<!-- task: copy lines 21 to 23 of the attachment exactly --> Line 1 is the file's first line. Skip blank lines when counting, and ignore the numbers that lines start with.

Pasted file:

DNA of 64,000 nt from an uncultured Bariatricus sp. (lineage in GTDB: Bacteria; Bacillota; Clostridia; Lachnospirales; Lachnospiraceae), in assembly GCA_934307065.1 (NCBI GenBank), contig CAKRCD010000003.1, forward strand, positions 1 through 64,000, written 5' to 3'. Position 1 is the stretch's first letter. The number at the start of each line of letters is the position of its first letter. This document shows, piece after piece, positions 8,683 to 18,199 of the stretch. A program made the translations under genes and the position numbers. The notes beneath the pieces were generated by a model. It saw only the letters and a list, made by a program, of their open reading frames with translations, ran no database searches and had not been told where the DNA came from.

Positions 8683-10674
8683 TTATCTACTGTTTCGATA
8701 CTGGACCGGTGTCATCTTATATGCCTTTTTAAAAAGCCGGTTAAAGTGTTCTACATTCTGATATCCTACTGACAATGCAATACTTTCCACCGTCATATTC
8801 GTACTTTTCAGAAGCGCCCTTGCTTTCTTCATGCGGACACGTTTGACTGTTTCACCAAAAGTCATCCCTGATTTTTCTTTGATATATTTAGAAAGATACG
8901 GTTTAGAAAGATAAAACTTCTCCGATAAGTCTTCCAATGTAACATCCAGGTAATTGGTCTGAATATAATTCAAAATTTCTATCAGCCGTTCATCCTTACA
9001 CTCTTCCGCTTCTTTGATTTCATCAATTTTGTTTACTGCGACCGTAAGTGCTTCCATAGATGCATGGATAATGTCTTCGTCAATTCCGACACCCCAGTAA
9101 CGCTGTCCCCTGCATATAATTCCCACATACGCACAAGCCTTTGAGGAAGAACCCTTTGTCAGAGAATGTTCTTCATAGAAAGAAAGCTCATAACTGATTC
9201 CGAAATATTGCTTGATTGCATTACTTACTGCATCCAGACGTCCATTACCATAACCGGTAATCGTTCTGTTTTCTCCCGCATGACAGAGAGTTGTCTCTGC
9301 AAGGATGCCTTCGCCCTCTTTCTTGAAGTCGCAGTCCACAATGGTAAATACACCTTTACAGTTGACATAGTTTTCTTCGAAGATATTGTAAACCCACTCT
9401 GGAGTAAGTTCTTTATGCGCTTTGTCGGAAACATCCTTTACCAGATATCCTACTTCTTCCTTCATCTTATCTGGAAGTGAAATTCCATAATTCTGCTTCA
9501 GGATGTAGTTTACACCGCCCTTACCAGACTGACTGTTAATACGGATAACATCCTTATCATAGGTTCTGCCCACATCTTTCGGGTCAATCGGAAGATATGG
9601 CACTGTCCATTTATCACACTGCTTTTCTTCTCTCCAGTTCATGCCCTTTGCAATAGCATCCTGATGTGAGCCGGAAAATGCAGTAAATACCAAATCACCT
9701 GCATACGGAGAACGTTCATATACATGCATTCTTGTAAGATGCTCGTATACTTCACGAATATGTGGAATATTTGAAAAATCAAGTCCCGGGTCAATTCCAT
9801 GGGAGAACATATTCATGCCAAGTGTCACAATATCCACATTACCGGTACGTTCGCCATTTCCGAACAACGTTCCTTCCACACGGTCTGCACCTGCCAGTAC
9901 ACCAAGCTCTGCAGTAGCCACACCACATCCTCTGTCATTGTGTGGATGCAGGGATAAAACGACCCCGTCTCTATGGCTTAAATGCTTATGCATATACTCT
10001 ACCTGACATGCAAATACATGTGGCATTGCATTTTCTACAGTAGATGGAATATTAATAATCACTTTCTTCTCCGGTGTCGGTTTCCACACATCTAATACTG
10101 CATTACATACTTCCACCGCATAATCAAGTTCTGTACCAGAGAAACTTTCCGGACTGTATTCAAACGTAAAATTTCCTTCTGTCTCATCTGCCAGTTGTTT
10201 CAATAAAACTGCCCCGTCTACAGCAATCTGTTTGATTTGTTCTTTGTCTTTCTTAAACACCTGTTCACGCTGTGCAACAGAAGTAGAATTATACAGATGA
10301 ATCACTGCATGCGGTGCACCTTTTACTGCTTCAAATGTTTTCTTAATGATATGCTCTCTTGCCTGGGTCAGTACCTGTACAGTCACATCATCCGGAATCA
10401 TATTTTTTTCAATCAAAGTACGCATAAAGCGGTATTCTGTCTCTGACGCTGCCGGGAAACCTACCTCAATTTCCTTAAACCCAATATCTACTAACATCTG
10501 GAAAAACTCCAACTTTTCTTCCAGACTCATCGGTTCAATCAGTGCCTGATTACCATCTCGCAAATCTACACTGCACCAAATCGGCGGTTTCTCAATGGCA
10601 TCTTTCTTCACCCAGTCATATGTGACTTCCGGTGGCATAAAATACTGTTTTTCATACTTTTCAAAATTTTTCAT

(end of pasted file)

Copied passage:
10401 TATTTTTTTCAATCAAAGTACGCATAAAGCGGTATTCTGTCTCTGACGCTGCCGGGAAACCTACCTCAATTTCCTTAAACCCAATATCTACTAACATCTG
10501 GAAAAACTCCAACTTTTCTTCCAGACTCATCGGTTCAATCAGTGCCTGATTACCATCTCGCAAATCTACACTGCACCAAATCGGCGGTTTCTCAATGGCA
10601 TCTTTCTTCACCCAGTCATATGTGACTTCCGGTGGCATAAAATACTGTTTTTCATACTTTTCAAAATTTTTCAT